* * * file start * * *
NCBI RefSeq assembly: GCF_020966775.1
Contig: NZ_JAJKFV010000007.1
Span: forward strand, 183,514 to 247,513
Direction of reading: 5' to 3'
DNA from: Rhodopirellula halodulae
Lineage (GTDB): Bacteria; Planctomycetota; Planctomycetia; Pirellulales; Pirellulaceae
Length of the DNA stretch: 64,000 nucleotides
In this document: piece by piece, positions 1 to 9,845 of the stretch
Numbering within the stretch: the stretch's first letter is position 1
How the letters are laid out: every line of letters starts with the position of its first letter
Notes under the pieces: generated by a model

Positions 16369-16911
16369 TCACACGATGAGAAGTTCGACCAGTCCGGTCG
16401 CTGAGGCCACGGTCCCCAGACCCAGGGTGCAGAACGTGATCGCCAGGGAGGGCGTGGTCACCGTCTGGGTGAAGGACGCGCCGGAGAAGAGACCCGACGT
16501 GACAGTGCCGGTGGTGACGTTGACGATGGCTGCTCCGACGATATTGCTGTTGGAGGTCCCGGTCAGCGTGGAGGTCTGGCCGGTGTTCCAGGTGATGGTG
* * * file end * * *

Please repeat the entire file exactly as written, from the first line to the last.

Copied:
NCBI RefSeq assembly: GCF_020966775.1
Contig: NZ_JAJKFV010000007.1
Span: forward strand, 183,514 to 247,513
Direction of reading: 5' to 3'
DNA from: Rhodopirellula halodulae
Lineage (GTDB): Bacteria; Planctomycetota; Planctomycetia; Pirellulales; Pirellulaceae
Length of the DNA stretch: 64,000 nucleotides
In this document: piece by piece, positions 1 to 9,845 of the stretch
Numbering within the stretch: the stretch's first letter is position 1
How the letters are laid out: every line of letters starts with the position of its first letter
Notes under the pieces: generated by a model

Positions 16369-16911
16369 TCACACGATGAGAAGTTCGACCAGTCCGGTCG
16401 CTGAGGCCACGGTCCCCAGACCCAGGGTGCAGAACGTGATCGCCAGGGAGGGCGTGGTCACCGTCTGGGTGAAGGACGCGCCGGAGAAGAGACCCGACGT
16501 GACAGTGCCGGTGGTGACGTTGACGATGGCTGCTCCGACGATATTGCTGTTGGAGGTCCCGGTCAGCGTGGAGGTCTGGCCGGTGTTCCAGGTGATGGTG